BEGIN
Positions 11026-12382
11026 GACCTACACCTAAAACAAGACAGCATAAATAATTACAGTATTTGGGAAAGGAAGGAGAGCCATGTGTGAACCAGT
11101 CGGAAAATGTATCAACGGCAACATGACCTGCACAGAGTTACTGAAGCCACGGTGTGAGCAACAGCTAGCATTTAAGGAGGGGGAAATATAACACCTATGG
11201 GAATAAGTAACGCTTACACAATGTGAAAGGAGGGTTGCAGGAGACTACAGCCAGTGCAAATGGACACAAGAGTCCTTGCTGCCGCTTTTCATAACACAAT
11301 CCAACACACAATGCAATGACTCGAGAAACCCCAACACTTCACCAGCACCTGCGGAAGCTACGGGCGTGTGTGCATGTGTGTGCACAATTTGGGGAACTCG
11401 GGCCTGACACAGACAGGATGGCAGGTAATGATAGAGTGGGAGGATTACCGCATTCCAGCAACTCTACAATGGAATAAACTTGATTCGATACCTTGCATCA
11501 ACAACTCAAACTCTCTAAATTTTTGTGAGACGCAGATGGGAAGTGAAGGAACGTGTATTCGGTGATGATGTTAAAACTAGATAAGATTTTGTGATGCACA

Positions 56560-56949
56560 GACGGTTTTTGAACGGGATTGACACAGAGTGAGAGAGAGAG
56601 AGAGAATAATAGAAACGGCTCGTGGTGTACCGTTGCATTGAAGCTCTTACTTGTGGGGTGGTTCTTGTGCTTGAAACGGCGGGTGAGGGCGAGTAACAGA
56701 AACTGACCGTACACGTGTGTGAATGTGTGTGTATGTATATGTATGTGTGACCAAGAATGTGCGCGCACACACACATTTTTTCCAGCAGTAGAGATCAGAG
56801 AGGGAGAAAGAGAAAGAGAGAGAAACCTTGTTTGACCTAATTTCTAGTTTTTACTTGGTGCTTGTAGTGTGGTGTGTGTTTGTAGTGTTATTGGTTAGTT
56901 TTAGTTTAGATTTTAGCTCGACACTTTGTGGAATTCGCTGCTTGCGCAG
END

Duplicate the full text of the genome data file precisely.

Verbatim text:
Positions 11026-12382
11026 GACCTACACCTAAAACAAGACAGCATAAATAATTACAGTATTTGGGAAAGGAAGGAGAGCCATGTGTGAACCAGT
11101 CGGAAAATGTATCAACGGCAACATGACCTGCACAGAGTTACTGAAGCCACGGTGTGAGCAACAGCTAGCATTTAAGGAGGGGGAAATATAACACCTATGG
11201 GAATAAGTAACGCTTACACAATGTGAAAGGAGGGTTGCAGGAGACTACAGCCAGTGCAAATGGACACAAGAGTCCTTGCTGCCGCTTTTCATAACACAAT
11301 CCAACACACAATGCAATGACTCGAGAAACCCCAACACTTCACCAGCACCTGCGGAAGCTACGGGCGTGTGTGCATGTGTGTGCACAATTTGGGGAACTCG
11401 GGCCTGACACAGACAGGATGGCAGGTAATGATAGAGTGGGAGGATTACCGCATTCCAGCAACTCTACAATGGAATAAACTTGATTCGATACCTTGCATCA
11501 ACAACTCAAACTCTCTAAATTTTTGTGAGACGCAGATGGGAAGTGAAGGAACGTGTATTCGGTGATGATGTTAAAACTAGATAAGATTTTGTGATGCACA

Positions 56560-56949
56560 GACGGTTTTTGAACGGGATTGACACAGAGTGAGAGAGAGAG
56601 AGAGAATAATAGAAACGGCTCGTGGTGTACCGTTGCATTGAAGCTCTTACTTGTGGGGTGGTTCTTGTGCTTGAAACGGCGGGTGAGGGCGAGTAACAGA
56701 AACTGACCGTACACGTGTGTGAATGTGTGTGTATGTATATGTATGTGTGACCAAGAATGTGCGCGCACACACACATTTTTTCCAGCAGTAGAGATCAGAG
56801 AGGGAGAAAGAGAAAGAGAGAGAAACCTTGTTTGACCTAATTTCTAGTTTTTACTTGGTGCTTGTAGTGTGGTGTGTGTTTGTAGTGTTATTGGTTAGTT
56901 TTAGTTTAGATTTTAGCTCGACACTTTGTGGAATTCGCTGCTTGCGCAG